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one or other of those three different sorts of revenue, or from all of them indifferently. I shall endeavour to give the best account I can, first, of those taxes which, it is intended, should fall upon rent; secondly, of those which, it is intended, should fall upon profit; thirdly, of those which, it is intended, should fall upon wages; and, fourthly, of those which, it is intended, should fall indifferently upon all those three different sources of private revenue. The particular consideration of each of these four different sorts of taxes will divide the second part of the present chap. ter into four articles, three of which will require several other subdivisions. Many of these taxes, it will appear from the following review, are not finally paid from the fund, or source of revenue, upon which it was intended they should fall.
Before I enter upon the examination of particular
taxes, it is necessary to premise the four following maxims with regard to taxes in general. 1. The subjects of every state ought to contribute towards the support of the government, as nearly as possible, in proportion to their respective abilities; that is, in proportion to the revenue which they respectively enjoy under the protection of the state. The expence of government to the individuals of a great nation, is like the expence of management to the joint tenants of a great estate, who are all obliged to contribute in proportion to their respective interests in the estate. In the observation or neglect of this maxim consists, what is called the equality or inequality of taxation. Every tax, it must be observed once for all, which falls finally upon one only of the three sorts of revenue above mentioned, is necessarily unequal, in so far as it does not affect the other two. In the following examination of different taxes, Ishall seldom take much further notice of this sort of inequality; but shall, in most cases, confine my observations to that inequality which is occasioned by a particular tax falling unequally upon that particular sort of private revenue which is affected by it. 2. The tax which each individual is bound to pay, ought to be certain, and not arbitrary. The time of payment, the manner of payment, the quantity to be paid, ought all to be clear and plain to the contributor, and to every other person. Where it is otherwise, every person subject to the tax is put more or less in the power of the tax-gatherer, who can either aggravate the tax upon any obnoxious contributor, or extort, by the terror of such aggravation, some present or perquisite to himself. The uncertainty of taxation encourages the insolence, and favours the corruption, of an order of men who are naturally unpoular, even where they are neither insolent nor cor#. The certainty of what each individual ought to pay is, in taxation, a matter of So great importance, that a very considerable degree of inequality, it appears, I believe, from the experience of all nations, is not near so great an evil as a very small degree of uncertainty. 3. Every tax ought to be levied at the time, or in the manner, in which it is most likely to be convenient for the contributor to pay it. A tax upon the rent of land or of houses, payable at the same term at which such rents are usually paid, is levied at the time when it is most likely to be convenient for the contributor to pay; or, when he is most likely to have wherewithal to pay. Taxes upon such consumable goods as are articles of luxury, are all finally paid by the consumer, and generally in a manner that is very convenient for him. He pays them by little and little, as he has occasion to buy the goods. As he is at liberty, too, either to buy, or not to buy, as he pleases, it must be his own fault if he ever suffers any considerable inconveniency from such taxes. 4. Every tax ought to be so contrived, as both to take out and to keep out of the pockets of the people as little as possible, over and above what it brings into the public treasury of the state. A tax may either take out or keep out of the pockets of the people, a great deal more than it brings into the public treasury, in the four following ways. First, the levying of it may require a great number of officers, whose salaries may eat up the greater part of the produce of the tax, and whose perquisites may impose another additional tax upon the people. Secondly, it may obstruct the industry of the people, and discourage them from applying to certain branches of business which might give maintenance and employment to great multitudes. While it obliges the people to pay, it may thus diminish, or perhaps destroy, some of the funds which might enable them more easily to do so. Thirdly, by the forfeitures and other penalties which those unfortunate individuals incur, who attempt unsuccessfully to evade the tax, it may frequently ruin them, and thereby put an end to the benefit which the community might have received from the employment of their capitals. An injudicious tax offers a great temptation to smuggling. But the penalties of smuggling must arise in proportion to the temptation. The law, contrary to all the ordinary principles of justice, first creates the temptation, and then punishes those who yield to it; and it commonly enhances the punishment, too, in proportion to the very circumstance which ought certainly to alleviate it, the temptation to commit the crime”. Fourthly, by subjecting the people to the frequent visits and the odious examination of the tax-gatherers, it may expose them to much unnecessary trouble, vexation, and oppression; and though vexation is not, strictly speaking, expence, it is certainly equivalent to the expence at which every man would be willing to redeem himself from it. It is in some one of other of these four different ways, that taxes are frequently so much more burdensome to the people than they are beneficial to the sovereign. The evident justice and utility of the foregoing maxims have recommended them, more or less, to the attention of all nations. All nations have endeavoured, to the best of their judgment, to render their taxes as equal as they could contrive; as certain, as convenient to the contributor, both in the time and in the mode of payment, and in proportion to the revenue which they brought to the prince, as little burdensome to the people. The following short review of some of the principal taxes which have taken place in different ages and countries, will show, that the endeavours of all nations have not in this respect been equally successful.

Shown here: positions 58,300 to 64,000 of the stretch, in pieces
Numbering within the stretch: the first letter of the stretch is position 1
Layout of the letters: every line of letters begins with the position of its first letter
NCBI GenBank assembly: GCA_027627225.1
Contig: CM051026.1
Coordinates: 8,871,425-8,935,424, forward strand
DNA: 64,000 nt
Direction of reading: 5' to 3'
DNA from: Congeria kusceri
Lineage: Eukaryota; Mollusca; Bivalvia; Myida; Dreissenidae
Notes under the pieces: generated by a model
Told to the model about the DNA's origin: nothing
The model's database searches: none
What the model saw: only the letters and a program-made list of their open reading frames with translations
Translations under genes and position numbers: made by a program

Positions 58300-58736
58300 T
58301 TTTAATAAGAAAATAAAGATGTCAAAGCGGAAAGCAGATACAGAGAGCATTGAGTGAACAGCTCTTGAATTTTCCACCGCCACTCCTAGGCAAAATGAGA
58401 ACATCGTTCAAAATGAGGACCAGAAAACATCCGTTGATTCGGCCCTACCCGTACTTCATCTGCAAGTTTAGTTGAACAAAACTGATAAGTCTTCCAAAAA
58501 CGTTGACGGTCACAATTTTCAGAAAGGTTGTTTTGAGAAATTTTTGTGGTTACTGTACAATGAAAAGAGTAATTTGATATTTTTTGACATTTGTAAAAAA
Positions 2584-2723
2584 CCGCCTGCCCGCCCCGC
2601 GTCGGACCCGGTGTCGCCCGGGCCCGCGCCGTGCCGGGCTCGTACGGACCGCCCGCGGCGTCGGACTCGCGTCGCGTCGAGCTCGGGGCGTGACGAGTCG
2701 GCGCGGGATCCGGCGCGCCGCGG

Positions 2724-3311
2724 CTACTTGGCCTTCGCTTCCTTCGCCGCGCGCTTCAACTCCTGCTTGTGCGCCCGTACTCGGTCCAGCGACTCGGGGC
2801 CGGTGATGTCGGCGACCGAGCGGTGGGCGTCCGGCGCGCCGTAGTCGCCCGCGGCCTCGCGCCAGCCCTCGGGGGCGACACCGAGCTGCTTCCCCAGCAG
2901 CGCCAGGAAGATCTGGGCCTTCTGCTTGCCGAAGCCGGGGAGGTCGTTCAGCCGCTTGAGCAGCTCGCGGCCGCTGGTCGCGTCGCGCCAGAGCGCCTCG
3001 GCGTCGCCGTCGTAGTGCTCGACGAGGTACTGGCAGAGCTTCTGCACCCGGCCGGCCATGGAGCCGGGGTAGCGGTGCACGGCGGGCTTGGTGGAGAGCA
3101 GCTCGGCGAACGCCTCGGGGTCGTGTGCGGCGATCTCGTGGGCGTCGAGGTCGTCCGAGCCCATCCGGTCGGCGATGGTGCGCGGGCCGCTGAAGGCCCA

Taxes upon Rent. Taxes upon the Rent of Land.
A tax upon the rent of land may either be imposed according to a certain canon, every district being valued at a certain rent, which valuation is not afterwards to be altered; or it may be imposed in such a manner, as to vary with every variation in the real rent of the land, and to rise or fall with the improvement or declension of its cultivation.
A land-tax which, like that of Great Britain, is assessed upon each district according to a certain invariable canon, though it should be equal at the time of its first establishment, necessarily becomes unequal in process of time, according to the unequal degrees of improvement or neglect in the cultivation of the different parts of the country. In England, the valuation, according to which the different counties and parishes were assessed to the land-tax by the 4th of William and Mary, was very unequal even at its first establishment. This tax, therefore, so far of fends against the first of the four maxims above mentioned. It is perfectly agreeable to the other three. It is perfectly certain. The time of payment for the tax, being the same as that for the rent, is as convenient as it can be to the contributor. Though the landlord is in all cases the real contributor, the tax is commonly advanced by the tenant, to whom the landlord is obliged to allow it in the payment of the rent. This tax is levied by a much smaller number of officers, than any other which affords nearly the same revenue. As the tax upon each district does